Mind Your Peas and Carrots

By Audrey W.



Johnny and Roy sat in the DeSotos’ livingroom watching football. It was Thanksgiving Day and the senior paramedic had invited his partner over to spend the holiday with them.


Roy’s mother, Harriet, was in the kitchen helping Joanne DeSoto prepare the food for dinner. Eight-year-old Jennifer was jabbering with her grandmother, filling her in on the latest items she had added to her Christmas wish list and other things on her young mind; her brother, Christopher, played with his friends in the front yard.


Johnny reached toward a bowl of potato chips on the coffee table, scooping up a handful. Roy eyed the half empty dish and shook his head.


“I can’t believe we ate that much. Joanne’s gonna kill us.”


“Why?” Gage asked, taking a swig from his beer in his other hand. “She’s the one who set ‘em in front of us and said ‘help yourselves’.” 


“Yeah, she said that. But she didn’t really mean for us to eat much. We’re supposed to leave room for dinner.”


“I’ve got room. Don’t worry.”


Suddenly the kitchen door opened and Jennifer emerged, a piece of paper in her right hand. A split second later, Johnny found his chips flying up out of his hand when Roy unexpectedly knocked them loose.


“Hey, what was that for?” he asked, looking at his friend in puzzlement. He set his beer down on the coffee table and stared at the food scattered on the couch and floor. “Like Joanne’s gonna like this any better?”


“You’ll thank me in a minute. Trust me.”




Roy nudged his partner, quieting him, when Jennifer walked over. The father smiled. “What’ve you got there, Jen?”


“A menu!” the girl answered.


“Menu?” Johnny asked.


“Uh huh. I made it myself.”


“Menu for what?”


“Dinner!” she proudly replied. “Mommy and Granma told me ta make one up while they were cooking.”


Roy grinned. He knew why Joanne would have their daughter draw up a menu. It was a ploy to keep the little girl busy and most likely from rambling on with her latest hang up – the five major food groups and what portions to eat. Since her class had a lesson or two in eating properly, Jennifer had gone overboard and was out-of-control on her food monitoring.


“So what’s on the menu?” Johnny asked, a crooked grin on his face. Humoring the kid can’t hurt, he figured.


Jennifer held up the paper and began to read. “Two servings of turkey, two servings of vegables, one serving of fruit, and two servings of bread.”


“Sounds like a good menu.”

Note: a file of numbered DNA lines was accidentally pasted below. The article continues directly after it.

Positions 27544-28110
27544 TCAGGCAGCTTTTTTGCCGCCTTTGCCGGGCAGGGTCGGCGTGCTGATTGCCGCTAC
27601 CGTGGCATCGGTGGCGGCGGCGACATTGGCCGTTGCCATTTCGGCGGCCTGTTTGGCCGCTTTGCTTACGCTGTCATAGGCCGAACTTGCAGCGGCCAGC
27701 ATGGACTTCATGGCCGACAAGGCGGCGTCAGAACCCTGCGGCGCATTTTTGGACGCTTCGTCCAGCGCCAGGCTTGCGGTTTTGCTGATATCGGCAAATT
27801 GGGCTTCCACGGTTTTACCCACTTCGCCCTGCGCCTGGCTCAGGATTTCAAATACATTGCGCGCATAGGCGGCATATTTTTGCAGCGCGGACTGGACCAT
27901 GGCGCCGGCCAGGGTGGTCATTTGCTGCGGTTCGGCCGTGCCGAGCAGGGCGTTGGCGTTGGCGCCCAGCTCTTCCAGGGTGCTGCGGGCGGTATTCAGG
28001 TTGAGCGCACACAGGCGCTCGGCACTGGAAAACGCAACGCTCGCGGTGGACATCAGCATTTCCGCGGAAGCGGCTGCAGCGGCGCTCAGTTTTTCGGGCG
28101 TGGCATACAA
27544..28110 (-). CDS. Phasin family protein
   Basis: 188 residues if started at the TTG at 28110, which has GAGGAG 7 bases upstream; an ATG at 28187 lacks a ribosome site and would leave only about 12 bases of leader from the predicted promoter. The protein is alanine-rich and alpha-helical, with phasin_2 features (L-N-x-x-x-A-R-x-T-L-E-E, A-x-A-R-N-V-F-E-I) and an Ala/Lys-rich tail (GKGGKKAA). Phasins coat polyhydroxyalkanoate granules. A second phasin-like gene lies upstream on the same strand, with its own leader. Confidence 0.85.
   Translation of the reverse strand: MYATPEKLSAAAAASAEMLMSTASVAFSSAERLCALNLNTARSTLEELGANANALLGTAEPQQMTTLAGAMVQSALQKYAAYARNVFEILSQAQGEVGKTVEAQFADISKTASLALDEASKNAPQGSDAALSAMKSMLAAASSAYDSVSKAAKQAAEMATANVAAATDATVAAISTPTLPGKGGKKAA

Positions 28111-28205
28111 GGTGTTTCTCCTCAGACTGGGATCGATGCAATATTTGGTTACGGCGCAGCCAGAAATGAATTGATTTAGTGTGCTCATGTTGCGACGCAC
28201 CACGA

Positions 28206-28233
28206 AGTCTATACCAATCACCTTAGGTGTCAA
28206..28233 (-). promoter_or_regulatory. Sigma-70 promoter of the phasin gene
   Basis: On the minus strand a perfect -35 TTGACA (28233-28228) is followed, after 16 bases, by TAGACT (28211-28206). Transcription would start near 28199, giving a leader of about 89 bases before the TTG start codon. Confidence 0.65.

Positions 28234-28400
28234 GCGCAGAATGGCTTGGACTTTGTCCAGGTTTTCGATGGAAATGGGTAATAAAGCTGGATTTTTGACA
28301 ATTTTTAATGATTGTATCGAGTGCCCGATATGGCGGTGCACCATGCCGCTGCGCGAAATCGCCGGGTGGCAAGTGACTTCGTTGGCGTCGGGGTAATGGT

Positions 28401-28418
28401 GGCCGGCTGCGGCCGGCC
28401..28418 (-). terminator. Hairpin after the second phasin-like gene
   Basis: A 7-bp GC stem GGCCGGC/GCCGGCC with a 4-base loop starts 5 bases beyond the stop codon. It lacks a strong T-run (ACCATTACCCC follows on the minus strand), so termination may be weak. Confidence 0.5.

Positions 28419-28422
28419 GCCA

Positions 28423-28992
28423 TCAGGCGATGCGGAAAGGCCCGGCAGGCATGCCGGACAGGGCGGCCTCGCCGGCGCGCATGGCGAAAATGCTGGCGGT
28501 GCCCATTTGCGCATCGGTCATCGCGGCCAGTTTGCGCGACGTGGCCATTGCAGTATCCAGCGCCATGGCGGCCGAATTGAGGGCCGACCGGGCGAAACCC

“Remember that when it comes time to eat,” Roy said sarcastically. He’ll see, he thought. The dad then noticed his daughter eyeing the half empty bowl of chips, a disgusted expression on her face. Maybe Johnny’ll see what Jo and I have been going through sooner than I thought.


By luck Harriet DeSoto called Jennifer into the dining area to help set the table.


“Saved by the bell,” Roy muttered.


“Oh c’mon. She can’t be that bad,” Johnny said, watching Roy’s mom hand the little girl cloth napkins.


“You remember Chet and the diet he put us on?”


“Yeah . . .”


“Jen’s right up there with him.”


“Yeah, right,” Johnny snorted, picking up his beer again. “Roy, no one could be as bad as Chet. No one.”




The DeSotos were seated at the table, Roy at one end, and John Gage at the other. Jennifer sat across from her brother and near Johnny; Joanne was seated across from Harriet, both on either side of Roy.


Everything was going well as the food was passed around, and Harriet and Joanne put the children’s food on their plates for them. Once each person had what they wanted, Jennifer said grace. Afterwards, Chris gave the command to dig in.


The adults enjoyed conversation as the kids tried to join in, sometimes making remarks that were way out in left field, yet none went ignored. Everyone was having a good time. After awhile, it was time for additional rounds of food.


“These are great rolls,” Johnny remarked, as he buttered his third one. “Did you make these?” he asked Joanne.


“No, Harriet did.”


Roy’s mother smiled at Johnny. Since having gotten to know him better in the past couple of years, she was glad to have him join them for some holidays.


As he started to take a bite of the roll, Johnny noticed Jennifer staring up at him. Raising an eyebrow, he held the bread down. “Yes?”


“You gonna eat that?”